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Showing posts from January, 2013

Stephen King's 99c Kindle Single - Guns

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When Stephen King became aware his early book Rage, about a school shooting, may have become an 'accelerant' for copycat crimes, he demanded his publisher remove it from sale.

It is as just as well he has that story of righteous action to draw on otherwise his fiction laced with horror and violence may be seen by some as discrediting his just released Kindle Single, Guns.

Described by The Washington Post as a 'passionate call for greater gun control' Guns is a fascinating entry into the US gun control debate by one of the world's most popular author and in an innovative new form of publishing.

The idea of 'singles' being short stories or in this case, an essay, that can be read in one sitting is making a comeback thanks to digital publishing.

That King could release so quickly a 'book' length response to a current issue and for just 99c is one of the first main stream examples of how the changing face of writing and publishing might impact policy an…

Book review: Bring Up The Bodies by Hilary Mantel

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The reason I have found first Wolf Hall and then Bring Up The Bodies so compelling is that I really like Thomas Cromwell.

That's not the only reason, of course. There's also the 'speaking picture' of Mantel's text, transporting readers to Henry VIII's Tudor England so completely that to read almost any other novel in close proximity is to feel you have been reduced to the Sunday comics.

But from the moment we are introduced to Thomas, the brawling, suffering blacksmith's son, we come to believe in his intrinsic goodness and more, his undefeatable strength. Perhaps he is the superman of literary historical fiction, a character we find comfort in because what ever happens, he will keep evil from his door.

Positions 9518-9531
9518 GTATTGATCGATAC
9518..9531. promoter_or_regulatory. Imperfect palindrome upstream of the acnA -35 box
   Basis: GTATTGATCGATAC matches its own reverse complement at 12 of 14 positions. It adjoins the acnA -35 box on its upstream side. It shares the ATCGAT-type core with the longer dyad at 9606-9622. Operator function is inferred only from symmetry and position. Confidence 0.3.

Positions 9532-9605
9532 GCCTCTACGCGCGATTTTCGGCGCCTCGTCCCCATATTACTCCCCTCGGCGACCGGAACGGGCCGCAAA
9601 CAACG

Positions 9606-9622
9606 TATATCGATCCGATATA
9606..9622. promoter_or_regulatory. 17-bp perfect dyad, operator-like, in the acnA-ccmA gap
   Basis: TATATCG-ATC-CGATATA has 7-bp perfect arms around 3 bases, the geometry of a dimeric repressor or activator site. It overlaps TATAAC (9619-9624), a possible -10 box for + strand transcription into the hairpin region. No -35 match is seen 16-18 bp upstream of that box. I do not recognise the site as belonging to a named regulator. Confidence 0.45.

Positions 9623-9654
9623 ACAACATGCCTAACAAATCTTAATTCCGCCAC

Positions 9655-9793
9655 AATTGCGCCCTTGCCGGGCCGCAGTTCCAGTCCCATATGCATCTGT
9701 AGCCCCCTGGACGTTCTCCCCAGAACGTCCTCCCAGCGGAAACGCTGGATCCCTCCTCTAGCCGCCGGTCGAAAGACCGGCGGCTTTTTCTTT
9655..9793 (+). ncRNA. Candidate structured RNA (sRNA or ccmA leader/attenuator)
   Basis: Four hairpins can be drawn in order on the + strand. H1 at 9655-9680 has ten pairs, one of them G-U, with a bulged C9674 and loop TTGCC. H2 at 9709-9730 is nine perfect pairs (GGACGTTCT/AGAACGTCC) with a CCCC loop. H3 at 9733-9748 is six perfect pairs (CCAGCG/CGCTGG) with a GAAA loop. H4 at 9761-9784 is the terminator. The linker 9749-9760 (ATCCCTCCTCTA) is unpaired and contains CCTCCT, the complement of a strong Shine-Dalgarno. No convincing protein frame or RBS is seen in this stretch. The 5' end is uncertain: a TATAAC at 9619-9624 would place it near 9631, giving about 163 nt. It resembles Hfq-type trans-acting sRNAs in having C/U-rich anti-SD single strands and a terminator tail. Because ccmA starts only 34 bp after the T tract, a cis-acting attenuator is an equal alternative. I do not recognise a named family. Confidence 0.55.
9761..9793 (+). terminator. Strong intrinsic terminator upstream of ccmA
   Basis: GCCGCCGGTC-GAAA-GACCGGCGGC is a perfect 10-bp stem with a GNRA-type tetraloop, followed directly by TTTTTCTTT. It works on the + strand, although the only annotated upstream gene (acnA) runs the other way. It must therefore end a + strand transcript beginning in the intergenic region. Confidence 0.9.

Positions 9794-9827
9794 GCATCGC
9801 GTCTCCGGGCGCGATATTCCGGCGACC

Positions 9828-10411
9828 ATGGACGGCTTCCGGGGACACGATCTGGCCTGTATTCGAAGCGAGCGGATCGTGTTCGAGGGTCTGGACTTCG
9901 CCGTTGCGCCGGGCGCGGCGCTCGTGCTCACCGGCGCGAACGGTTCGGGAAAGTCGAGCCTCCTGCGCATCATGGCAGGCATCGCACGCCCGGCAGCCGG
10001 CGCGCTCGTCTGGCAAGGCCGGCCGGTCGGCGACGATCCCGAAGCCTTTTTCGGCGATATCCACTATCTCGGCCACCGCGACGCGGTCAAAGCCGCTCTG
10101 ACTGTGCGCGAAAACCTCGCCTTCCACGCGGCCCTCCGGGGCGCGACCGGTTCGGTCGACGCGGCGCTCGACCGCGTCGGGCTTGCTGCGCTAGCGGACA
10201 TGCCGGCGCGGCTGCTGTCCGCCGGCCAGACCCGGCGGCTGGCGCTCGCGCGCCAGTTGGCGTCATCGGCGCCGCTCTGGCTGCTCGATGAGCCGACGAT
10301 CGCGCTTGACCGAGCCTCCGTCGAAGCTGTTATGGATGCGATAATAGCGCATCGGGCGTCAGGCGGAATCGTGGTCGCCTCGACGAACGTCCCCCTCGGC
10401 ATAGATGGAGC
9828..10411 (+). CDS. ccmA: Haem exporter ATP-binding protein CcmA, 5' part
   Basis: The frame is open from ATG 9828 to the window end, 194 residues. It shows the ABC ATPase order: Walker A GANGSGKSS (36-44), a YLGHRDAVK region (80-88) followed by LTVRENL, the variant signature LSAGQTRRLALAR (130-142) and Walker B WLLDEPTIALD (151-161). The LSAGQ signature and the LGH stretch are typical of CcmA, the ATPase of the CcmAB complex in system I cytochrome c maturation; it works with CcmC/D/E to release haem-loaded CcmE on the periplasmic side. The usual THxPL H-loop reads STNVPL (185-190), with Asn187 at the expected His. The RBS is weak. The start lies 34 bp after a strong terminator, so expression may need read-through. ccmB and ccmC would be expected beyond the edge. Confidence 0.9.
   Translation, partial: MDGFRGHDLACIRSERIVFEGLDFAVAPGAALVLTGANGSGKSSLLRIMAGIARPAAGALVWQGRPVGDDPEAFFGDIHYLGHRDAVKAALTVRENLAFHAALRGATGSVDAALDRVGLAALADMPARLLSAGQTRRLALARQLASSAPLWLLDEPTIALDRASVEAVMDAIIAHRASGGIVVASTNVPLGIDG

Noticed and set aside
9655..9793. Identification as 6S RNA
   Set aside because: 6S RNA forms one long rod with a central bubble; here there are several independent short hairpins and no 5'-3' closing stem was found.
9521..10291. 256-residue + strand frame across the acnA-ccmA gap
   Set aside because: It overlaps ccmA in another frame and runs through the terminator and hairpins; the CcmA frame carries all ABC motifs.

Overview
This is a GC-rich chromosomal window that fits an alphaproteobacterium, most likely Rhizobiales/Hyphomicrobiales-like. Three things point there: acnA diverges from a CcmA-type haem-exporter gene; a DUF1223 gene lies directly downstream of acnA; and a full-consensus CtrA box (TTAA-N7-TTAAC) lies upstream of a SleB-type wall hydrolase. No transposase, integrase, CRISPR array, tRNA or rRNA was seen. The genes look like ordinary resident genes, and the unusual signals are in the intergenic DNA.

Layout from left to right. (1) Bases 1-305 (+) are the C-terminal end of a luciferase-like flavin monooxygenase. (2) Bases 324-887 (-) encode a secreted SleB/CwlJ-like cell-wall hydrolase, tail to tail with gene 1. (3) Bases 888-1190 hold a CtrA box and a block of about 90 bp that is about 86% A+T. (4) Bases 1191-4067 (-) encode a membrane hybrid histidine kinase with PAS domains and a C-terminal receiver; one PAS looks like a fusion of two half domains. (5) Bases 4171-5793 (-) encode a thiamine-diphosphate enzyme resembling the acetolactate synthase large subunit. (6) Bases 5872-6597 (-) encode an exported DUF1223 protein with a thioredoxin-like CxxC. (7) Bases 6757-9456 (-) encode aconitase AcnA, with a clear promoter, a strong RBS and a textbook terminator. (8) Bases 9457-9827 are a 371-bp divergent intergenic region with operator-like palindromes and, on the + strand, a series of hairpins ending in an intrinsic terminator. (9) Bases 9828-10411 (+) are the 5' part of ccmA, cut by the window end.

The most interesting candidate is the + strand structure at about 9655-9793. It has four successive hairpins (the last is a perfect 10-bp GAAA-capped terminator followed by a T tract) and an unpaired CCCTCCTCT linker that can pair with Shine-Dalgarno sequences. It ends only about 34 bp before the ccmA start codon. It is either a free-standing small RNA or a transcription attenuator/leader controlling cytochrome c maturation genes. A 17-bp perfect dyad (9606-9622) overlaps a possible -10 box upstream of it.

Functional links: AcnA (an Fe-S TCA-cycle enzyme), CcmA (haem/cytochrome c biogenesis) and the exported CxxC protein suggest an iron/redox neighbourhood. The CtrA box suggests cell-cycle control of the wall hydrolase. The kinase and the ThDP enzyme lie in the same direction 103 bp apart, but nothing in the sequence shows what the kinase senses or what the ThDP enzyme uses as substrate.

Of course, evil closes in during Wolf Hall with the death of his beloved wife and daughters but still he runs a cheery house of wit and curiosity. He still seems the better person, even when he allows himself to sacrifice further lives in his quest to prote…

Book review: Back to Blood by Tom Wolfe

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If Tom Wolfe says he wants to come to Sydney to research a new novel, watch out.

Apart from anything else, his recent novel Back to Blood, is a withering and unrelenting (if fictional) disclosure of the throbbing heart and sweating soul of Miami.

The Miami Herald  ran a story 'Tom Wolfe tells us how crazy we are' and considering The Miami Herald features in the book in a complex but not particularly flattering way, I think they are being magnanimous. I'm not sure the Sydney Morning Herald would be as relaxed.

In any case, I believe Wolfe's fourth novel is a success and once you acclimatise to his trademark stream-of-consciousness (I wish I was as conscious of my thought processes as some of his characters are) you will discover this is one of the better books you will read.

Wolfe scythes through the complex and tribal race relations of Miami - white 'Americanos', black Americans, Cubans, Haitians, Russians and more - using three dimensional characters who are n…